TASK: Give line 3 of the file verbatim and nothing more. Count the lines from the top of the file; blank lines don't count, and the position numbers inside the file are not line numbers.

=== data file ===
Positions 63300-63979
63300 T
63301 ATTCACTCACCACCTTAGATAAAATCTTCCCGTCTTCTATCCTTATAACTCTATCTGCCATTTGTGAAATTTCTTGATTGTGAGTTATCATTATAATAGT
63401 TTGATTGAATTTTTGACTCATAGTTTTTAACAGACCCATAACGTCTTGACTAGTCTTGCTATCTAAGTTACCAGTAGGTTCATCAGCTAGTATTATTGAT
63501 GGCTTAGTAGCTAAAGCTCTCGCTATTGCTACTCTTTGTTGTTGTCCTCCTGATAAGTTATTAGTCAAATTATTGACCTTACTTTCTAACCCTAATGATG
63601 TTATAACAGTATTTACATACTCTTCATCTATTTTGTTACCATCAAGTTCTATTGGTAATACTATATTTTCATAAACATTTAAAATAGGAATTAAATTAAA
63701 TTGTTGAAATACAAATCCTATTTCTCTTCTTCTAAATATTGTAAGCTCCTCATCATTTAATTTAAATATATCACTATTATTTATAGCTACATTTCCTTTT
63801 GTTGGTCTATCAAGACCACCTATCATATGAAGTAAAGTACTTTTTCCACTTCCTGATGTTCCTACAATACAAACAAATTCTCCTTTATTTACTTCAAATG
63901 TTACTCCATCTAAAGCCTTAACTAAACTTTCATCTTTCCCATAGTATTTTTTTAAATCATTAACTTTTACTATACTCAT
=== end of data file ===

63301 ATTCACTCACCACCTTAGATAAAATCTTCCCGTCTTCTATCCTTATAACTCTATCTGCCATTTGTGAAATTTCTTGATTGTGAGTTATCATTATAATAGT